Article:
Translation according to P. W. Joyce:
Tomree in Galway; Tom-righ, king's bush. See Ree.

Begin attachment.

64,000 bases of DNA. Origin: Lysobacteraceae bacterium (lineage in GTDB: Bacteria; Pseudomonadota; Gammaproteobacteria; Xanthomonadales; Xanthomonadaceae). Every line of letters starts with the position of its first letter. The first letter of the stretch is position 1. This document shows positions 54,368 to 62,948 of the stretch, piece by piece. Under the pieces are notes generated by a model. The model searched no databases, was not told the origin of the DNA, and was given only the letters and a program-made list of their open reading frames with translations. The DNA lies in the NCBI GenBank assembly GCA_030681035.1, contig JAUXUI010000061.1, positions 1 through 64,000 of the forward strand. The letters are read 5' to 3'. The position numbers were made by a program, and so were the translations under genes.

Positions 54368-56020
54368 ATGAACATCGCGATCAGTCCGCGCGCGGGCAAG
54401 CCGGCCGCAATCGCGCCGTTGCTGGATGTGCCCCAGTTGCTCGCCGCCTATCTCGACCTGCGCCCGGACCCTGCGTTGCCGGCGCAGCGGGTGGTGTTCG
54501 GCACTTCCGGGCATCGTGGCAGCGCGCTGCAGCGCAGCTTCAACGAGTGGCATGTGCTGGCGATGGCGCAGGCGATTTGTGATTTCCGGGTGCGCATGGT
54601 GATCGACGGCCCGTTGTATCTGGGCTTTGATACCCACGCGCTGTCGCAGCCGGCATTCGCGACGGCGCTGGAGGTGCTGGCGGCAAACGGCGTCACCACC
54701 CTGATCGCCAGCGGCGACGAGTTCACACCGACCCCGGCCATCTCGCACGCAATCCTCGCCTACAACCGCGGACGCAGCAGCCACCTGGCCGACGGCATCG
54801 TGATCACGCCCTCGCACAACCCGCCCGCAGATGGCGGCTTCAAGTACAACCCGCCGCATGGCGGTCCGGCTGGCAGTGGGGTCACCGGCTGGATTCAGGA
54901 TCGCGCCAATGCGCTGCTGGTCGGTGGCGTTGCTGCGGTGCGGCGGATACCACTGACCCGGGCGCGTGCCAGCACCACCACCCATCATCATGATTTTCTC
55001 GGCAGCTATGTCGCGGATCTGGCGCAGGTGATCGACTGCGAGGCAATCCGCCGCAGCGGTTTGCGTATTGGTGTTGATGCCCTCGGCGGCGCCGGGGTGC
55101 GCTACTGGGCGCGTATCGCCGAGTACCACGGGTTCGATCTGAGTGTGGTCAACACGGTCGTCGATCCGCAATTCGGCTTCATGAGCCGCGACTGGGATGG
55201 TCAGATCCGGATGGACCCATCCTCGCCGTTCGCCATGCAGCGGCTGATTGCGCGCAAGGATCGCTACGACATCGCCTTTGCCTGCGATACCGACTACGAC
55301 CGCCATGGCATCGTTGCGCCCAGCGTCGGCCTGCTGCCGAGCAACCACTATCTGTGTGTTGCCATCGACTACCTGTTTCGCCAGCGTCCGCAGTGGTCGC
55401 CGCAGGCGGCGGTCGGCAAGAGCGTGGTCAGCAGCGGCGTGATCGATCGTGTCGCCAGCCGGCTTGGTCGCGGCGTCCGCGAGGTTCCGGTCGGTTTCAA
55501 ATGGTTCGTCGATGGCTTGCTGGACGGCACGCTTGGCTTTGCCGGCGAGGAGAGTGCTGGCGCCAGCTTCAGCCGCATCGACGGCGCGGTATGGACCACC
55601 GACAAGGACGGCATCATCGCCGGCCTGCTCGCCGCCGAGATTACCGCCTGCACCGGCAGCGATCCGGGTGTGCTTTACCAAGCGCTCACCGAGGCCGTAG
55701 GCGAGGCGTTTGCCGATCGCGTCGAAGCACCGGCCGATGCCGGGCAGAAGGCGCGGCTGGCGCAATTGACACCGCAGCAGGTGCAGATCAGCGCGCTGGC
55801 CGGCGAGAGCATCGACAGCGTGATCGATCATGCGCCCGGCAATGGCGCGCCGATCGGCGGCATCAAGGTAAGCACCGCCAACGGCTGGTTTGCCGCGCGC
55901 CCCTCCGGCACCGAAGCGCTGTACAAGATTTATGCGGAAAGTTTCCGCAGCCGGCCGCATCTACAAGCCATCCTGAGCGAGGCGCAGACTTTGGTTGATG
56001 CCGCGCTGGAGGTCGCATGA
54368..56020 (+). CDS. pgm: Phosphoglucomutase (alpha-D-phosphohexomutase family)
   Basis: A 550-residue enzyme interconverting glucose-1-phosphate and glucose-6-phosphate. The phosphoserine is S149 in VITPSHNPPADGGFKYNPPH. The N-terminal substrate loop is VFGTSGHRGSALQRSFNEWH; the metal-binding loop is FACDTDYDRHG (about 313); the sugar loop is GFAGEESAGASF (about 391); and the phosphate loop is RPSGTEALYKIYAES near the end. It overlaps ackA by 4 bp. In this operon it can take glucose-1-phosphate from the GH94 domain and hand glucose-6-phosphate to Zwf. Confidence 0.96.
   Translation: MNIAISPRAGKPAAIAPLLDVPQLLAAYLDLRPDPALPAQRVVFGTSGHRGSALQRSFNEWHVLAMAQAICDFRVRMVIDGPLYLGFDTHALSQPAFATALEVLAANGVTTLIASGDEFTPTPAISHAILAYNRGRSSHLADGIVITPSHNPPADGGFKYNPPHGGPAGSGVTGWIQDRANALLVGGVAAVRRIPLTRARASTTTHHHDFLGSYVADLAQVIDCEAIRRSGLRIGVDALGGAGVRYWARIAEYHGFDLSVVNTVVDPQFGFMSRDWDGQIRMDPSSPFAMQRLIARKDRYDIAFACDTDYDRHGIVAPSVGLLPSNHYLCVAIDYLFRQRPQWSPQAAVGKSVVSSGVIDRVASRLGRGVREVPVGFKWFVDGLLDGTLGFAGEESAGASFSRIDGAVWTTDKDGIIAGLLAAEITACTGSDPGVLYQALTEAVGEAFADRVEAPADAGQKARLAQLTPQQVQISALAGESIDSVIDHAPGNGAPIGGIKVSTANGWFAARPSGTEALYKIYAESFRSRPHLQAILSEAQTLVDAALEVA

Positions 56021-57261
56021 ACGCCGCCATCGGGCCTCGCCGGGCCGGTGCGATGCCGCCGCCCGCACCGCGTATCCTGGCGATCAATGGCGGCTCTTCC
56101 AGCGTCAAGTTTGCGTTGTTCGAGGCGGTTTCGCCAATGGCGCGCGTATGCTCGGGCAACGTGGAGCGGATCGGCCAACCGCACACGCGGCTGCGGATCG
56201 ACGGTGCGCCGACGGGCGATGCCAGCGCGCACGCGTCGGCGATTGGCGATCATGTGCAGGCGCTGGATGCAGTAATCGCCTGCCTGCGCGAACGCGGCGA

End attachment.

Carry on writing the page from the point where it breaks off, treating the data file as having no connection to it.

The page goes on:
Righ [ree], written ri in old Irish, is the usual Irish word for a king, cognate with the Latin rex, and with Gothic reiks. No general statement can be made as to why places received names containing this word; for there are many different explanations in different places. We may conclude that some places so named were in former times the residence of petty kings; that some were in the king's immediate possession; while others commemorate an event or transaction in connection with a king. Certain places were called "King's Land" in English, or were known by some corresponding name in Irish, because they were held by tenants directly from the crown. There is a place near Dingle in Kerry called Monaree, Moin-a'-righ, the bog of the king; which the people say was so called from the fact that in the beginning of the last century, turf was cut in this townland, which was then a bog, for the use of the barrack of Dingle, in which there was a detachment of soldiers. This term generally takes the form of ree in anglicised names; but as the genitive of fraech, heath, assumes in some cases the very same form; the two are occasionally liable to be confounded. Thus it is impossible to tell by an inspection of the modern form whether Dunaree is anglicised from Dún-a'-righ, the fort of the king, or from Dún-a'-fhraeigh, the fort of the heath; and as a fact, the name is differently interpreted in different places. In Dunaree in the parish of Donaghmoyne in Monaghan, the last syllable means heath. But Dunaree in Cavan is a different name; it means the fort of the king; and the town of Kingscourt which it includes, retains the name in an English dress. The old fort of Dunaree still exists, a little to the west of the town. The form ree is also exhibited in Tooraree in Limerick and Mayo, the king's toor or bleach-field. The Four Masters record the legend that in the second year of the reign of Heremon, the nine rivers named Righ (King's river) burst forth in Leinster. There are, however, only four rivers in that province now known by the name, one of which is the Rye Water, which flows into the Liffey at Leixlip, and which retains the old name almost unchanged.